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What You Need To Know About Chr Hansen Holding A/S’s (CPH:CHR) Cash Situation

Andrew Carroll

Two important questions to ask before you buy Chr Hansen Holding A/S (CPH:CHR) is, how it makes money and how it spends its cash. This difference directly flows down to how much the stock is worth. Operating in the specialty chemicals industry, CHR is currently valued at ø86.44b. Today we will examine CHR’s ability to generate cash flows, as well as the level of capital expenditure it is expected to incur over the next couple of years, which will result in how much money goes to you.

View our latest analysis for Chr. Hansen Holding

What is Chr. Hansen Holding’s cash yield?

Chr. Hansen Holding’s free cash flow (FCF) is the level of cash flow the business generates from its operational activities, after it reinvests in the company as capital expenditure. This type of expense is needed for Chr. Hansen Holding to continue to grow, or at least, maintain its current operations.

I will be analysing Chr. Hansen Holding’s FCF by looking at its FCF yield and its operating cash flow growth. The yield will tell us whether the stock is generating enough cash to compensate for the risk investors take on by holding a single stock, which I will compare to the market index. The growth will proxy for sustainability levels of this cash generation.

Free Cash Flow = Operating Cash Flows – Net Capital Expenditure

Free Cash Flow Yield = Free Cash Flow / Enterprise Value

where Enterprise Value = Market Capitalisation + Net Debt

Chr. Hansen Holding’s yield of 0.14% indicates its sub-standard capacity to generate cash, compared to the stock market index as a whole, accounting for the size differential. This means investors are taking on more concentrated risk on Chr. Hansen Holding but are not being adequately rewarded for doing so.

CPSE:CHR Net Worth August 31st 18

Does Chr. Hansen Holding have a favourable cash flow trend?

Another important consideration is whether this return is likely to be maintained over the next couple of years. We can gauge this by looking at CHR’s expected operating cash flows. In the next couple of years, the company is expected to grow its cash from operations at a double-digit rate of 47.5%, ramping up from its current levels of €271.3m to €400.2m in three years’ time. Although this seems impressive, breaking down into year-on-year growth rates, CHR’s operating cash flow growth is expected to decline from a rate of 16.1% in the upcoming year, to 14.9% by the end of the third year. However the overall picture seems encouraging, should capital expenditure levels maintain at an appropriate level.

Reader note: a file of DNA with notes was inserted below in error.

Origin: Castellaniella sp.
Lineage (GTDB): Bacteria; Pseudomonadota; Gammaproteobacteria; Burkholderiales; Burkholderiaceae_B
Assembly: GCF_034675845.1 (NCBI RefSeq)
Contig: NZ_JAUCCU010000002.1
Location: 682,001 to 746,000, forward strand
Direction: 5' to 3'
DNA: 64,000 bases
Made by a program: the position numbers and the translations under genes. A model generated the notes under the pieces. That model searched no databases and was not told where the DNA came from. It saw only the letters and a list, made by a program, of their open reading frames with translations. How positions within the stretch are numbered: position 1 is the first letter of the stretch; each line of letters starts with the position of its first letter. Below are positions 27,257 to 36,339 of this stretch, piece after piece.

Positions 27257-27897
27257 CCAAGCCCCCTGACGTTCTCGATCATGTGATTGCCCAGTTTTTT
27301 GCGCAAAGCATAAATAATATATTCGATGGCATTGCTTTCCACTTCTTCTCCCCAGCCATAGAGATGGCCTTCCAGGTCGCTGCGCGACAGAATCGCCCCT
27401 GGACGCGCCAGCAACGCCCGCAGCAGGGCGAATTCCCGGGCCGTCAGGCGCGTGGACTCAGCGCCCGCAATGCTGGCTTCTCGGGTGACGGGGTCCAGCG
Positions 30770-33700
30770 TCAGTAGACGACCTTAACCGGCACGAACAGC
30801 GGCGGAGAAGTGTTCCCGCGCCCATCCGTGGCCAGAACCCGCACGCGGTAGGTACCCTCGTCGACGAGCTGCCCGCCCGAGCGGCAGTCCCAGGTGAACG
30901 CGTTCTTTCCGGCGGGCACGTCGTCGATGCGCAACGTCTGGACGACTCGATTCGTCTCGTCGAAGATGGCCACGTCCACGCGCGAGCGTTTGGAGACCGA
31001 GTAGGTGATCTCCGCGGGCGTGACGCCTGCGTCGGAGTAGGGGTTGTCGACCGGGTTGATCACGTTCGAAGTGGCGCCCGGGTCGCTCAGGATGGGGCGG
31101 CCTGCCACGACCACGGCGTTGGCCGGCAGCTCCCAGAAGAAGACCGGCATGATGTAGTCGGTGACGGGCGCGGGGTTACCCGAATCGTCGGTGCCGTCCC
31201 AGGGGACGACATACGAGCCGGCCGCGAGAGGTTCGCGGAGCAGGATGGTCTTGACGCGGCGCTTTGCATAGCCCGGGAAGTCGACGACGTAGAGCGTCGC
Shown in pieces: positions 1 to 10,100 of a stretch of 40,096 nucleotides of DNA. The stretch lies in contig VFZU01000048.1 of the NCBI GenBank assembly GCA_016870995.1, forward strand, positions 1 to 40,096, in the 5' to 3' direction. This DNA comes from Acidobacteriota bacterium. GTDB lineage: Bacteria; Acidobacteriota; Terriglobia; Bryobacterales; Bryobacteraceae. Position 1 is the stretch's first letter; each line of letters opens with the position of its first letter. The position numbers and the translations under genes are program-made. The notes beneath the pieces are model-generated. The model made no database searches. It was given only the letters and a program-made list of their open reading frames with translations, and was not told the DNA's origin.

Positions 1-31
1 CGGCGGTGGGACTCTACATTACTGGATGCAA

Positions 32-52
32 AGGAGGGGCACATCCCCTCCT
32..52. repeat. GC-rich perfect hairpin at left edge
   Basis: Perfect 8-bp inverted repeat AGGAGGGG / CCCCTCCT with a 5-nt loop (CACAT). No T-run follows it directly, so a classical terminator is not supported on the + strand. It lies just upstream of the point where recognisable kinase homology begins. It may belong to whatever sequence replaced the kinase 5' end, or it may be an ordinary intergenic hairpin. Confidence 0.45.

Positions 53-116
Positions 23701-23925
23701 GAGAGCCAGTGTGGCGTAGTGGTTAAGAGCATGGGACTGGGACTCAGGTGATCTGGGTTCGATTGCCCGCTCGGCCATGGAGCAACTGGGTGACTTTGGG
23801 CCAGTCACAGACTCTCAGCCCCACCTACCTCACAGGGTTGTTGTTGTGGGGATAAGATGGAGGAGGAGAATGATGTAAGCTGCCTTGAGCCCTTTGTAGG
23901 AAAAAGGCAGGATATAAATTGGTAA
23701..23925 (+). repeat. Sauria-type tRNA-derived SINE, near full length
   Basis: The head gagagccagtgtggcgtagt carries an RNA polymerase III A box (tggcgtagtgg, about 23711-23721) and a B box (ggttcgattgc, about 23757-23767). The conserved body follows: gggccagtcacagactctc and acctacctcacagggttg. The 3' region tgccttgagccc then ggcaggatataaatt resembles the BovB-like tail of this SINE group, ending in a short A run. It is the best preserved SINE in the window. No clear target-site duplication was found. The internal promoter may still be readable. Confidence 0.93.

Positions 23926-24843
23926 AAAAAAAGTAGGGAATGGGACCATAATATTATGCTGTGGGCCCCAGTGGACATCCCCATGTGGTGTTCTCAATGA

Next Steps:

Given a low free cash flow yield, on the basis of cash, Chr. Hansen Holding becomes a less appealing investment. This is because you would be better compensated in terms of cash yield, by investing in the market index, as well as take on lower diversification risk. Keep in mind that cash is only one aspect of investment analysis and there are other important fundamentals to assess. I recommend you continue to research Chr. Hansen Holding to get a more holistic view of the company by looking at:

  1. Valuation: What is CHR worth today? Is the stock undervalued, even when its growth outlook is factored into its intrinsic value? The intrinsic value infographic in our free research report helps visualize whether CHR is currently mispriced by the market.
  2. Management Team: An experienced management team on the helm increases our confidence in the business – take a look at who sits on Chr. Hansen Holding’s board and the CEO’s back ground.
  3. Other High-Performing Stocks: If you believe you should cushion your portfolio with something less risky, scroll through our free list of these great stocks here.

To help readers see past the short term volatility of the financial market, we aim to bring you a long-term focused research analysis purely driven by fundamental data. Note that our analysis does not factor in the latest price-sensitive company announcements.

The author is an independent contributor and at the time of publication had no position in the stocks mentioned. For errors that warrant correction please contact the editor at editorial-team@simplywallst.com.